It's a race to failure between rogue states and global oil output
Dwindling global oil supplies are leaving the world ever more reliant on a group of unstable countries – many of which are themselves facing major domestic problems right now.
Believe it or not, many of the world’s major oil exporters cannot maintain their own domestic energy requirements. Venezuelan consumers endure electricity blackouts of “seven or eight hours a day,” but less well known is the situation in the Middle East, where residents are facing rolling power outages just as summer temperatures soar, and with it, the demand for air conditioning.
Furthermore, a report in Forbes this month points to growing fears about the stability of Saudi Arabia, for decades the swing producer maintaining the world’s oil exports at a steady level. While any upheaval in any of the main oil exporting nations would be felt across the globe, Saudi is a special case, as its reserves are acquiring an ever more geopolitical significance due to the decline of non-Opec oil. The West is becoming more reliant on the health of this highly secretive nation – essentially, if Saudi Arabia sneezes, the rest of the world catches cold.
It’s a fact of life that oil tends to come from unstable places – the very term petro state is shorthand for a country with “weak institutions and a malfunctioning public sector,” and an economy based around imports, not exports, due to exchange rates. Power is in the hands of the few, essentially the government, that control the petro-rent, and these are essentially violent, unhappy places for much of the population.
The reality is that seven of the countries currently listed by the US Energy Information Administration as the nation’s current Top 15 sources of crude oil are also on the State Department’s Travel Warning List, for their “long-term, protracted conditions that make a country dangerous or unstable.” These are: Saudi Arabia, Mexico, Nigeria, Iraq, Columbia, Algeria, and the Democratic Republic of the Congo – with Saudi Arabia, Mexico and Nigeria being respectably second, third and fourth most important source of US imports. (Of course, Canada, the US’s largest single source of oil imports, is a model of staid stability – but many observers question the future expansion of its oil sands output which has arguably been overhyped for years.)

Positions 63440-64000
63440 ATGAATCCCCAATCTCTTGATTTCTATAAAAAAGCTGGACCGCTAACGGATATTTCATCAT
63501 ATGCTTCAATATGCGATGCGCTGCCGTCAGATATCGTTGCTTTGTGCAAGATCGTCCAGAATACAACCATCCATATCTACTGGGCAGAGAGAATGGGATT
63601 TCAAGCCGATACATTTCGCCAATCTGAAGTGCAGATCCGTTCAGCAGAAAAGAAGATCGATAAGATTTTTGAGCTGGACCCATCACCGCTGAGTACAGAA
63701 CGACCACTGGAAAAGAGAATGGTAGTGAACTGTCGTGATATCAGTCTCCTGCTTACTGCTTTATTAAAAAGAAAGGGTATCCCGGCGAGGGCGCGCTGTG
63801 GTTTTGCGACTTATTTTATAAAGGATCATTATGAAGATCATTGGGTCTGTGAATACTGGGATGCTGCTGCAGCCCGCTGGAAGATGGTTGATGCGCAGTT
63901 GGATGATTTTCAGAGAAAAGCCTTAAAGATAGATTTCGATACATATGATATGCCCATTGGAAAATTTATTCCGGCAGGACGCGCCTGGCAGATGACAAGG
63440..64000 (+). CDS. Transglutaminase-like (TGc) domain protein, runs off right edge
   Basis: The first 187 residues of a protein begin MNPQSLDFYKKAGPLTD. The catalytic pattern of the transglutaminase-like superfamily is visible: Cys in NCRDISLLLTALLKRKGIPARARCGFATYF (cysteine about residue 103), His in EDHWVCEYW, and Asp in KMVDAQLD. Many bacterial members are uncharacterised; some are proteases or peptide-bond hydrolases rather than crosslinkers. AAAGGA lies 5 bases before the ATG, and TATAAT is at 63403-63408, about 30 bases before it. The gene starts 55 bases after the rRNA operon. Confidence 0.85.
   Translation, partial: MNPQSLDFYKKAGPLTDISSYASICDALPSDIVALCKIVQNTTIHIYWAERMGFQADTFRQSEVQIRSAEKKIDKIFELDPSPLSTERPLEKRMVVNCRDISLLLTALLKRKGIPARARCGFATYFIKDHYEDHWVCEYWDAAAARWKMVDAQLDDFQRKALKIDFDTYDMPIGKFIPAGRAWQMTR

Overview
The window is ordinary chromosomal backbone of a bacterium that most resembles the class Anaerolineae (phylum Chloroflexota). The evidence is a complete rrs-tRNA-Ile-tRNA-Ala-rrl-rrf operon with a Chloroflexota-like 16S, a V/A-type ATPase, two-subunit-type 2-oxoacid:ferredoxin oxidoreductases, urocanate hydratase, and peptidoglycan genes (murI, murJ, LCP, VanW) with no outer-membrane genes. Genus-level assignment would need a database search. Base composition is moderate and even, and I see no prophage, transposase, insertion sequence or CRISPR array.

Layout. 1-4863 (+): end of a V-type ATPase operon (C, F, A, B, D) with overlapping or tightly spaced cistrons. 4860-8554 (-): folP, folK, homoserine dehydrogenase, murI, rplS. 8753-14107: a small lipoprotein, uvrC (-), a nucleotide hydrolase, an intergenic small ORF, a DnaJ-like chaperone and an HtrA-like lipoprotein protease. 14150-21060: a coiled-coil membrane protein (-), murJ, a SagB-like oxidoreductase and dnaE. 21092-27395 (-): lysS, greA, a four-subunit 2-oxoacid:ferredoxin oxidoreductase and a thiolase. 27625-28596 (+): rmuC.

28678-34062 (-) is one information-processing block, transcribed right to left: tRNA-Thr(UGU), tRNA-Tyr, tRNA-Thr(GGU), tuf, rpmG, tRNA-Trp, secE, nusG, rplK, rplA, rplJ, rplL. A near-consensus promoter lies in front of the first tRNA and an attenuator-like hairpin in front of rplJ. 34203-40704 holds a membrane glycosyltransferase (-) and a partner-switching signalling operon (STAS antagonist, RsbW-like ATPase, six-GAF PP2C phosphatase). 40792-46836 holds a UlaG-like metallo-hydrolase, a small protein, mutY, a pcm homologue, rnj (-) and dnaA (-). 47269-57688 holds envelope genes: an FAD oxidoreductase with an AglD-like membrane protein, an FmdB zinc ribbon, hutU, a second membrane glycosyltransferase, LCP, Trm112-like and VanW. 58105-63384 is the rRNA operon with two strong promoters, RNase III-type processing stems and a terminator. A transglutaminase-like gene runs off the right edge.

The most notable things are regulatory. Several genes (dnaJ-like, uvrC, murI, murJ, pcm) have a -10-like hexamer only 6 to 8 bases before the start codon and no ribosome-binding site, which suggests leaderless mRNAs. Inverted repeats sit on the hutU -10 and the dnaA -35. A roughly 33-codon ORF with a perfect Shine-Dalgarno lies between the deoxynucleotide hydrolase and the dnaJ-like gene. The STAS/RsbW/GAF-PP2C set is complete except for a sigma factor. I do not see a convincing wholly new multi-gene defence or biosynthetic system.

Oil fuels our industry, maintaining our lifestyles – and is as addictive to the West as it is to the producing nations. As US president Barack Obama said, when addressing the nation on June 14 in the immediate aftermath of BP’s Deepwater Horizon oil disaster, “Each day, we send nearly $1 billion of our wealth to foreign countries for their oil.” This is all money that isn’t being invested at home. It’s going on a product that is causing global climate change, which is making many unstable parts of the world more desperate, with geopolitical commentators now talking of coming wars over resources as basic as water. So addicted are we to oil that we apparently have little money left over to prepare for the transition to a future based around renewable energy. Instead, buying vast amounts of imported oil is taking money out of the US domestic economy and funding, in the main, rogue states that are adding to global security risks.
Read the State Department’s travel advisory about Nigeria for an idea of the kind of regimes that oil is maintaining:
Violent crime committed by individuals and gangs, as well as by persons wearing police and military uniforms, is a problem throughout the country.
Since January 2009, over 111 foreign nationals have been kidnapped in Nigeria, including 18 in 2010. Six foreign nationals were killed in connection with these abductions; two U.S. citizens were killed in separate abduction attempts in Port Harcourt in April 2010. Local authorities and expatriate businesses operating in Nigeria believe that the number of kidnapping incidents throughout Nigeria is underreported. Since March 2010, five improvised explosive devices (IEDs) have been detonated in the Niger Delta region with no reported casualties.
It’s the same situation in Algeria, Columbia and the Congo – yet the remaining, more stable petro states are in turmoil of some sort, albeit less headline grabbing. An item in Abu Dhabi English language newspaper The National earlier in July, Gulf braces for power shortages, is worth quoting at length:
The big heat has come early to the Gulf, and residents opting to stay are settling in for another summer of discontent punctuated by power cuts.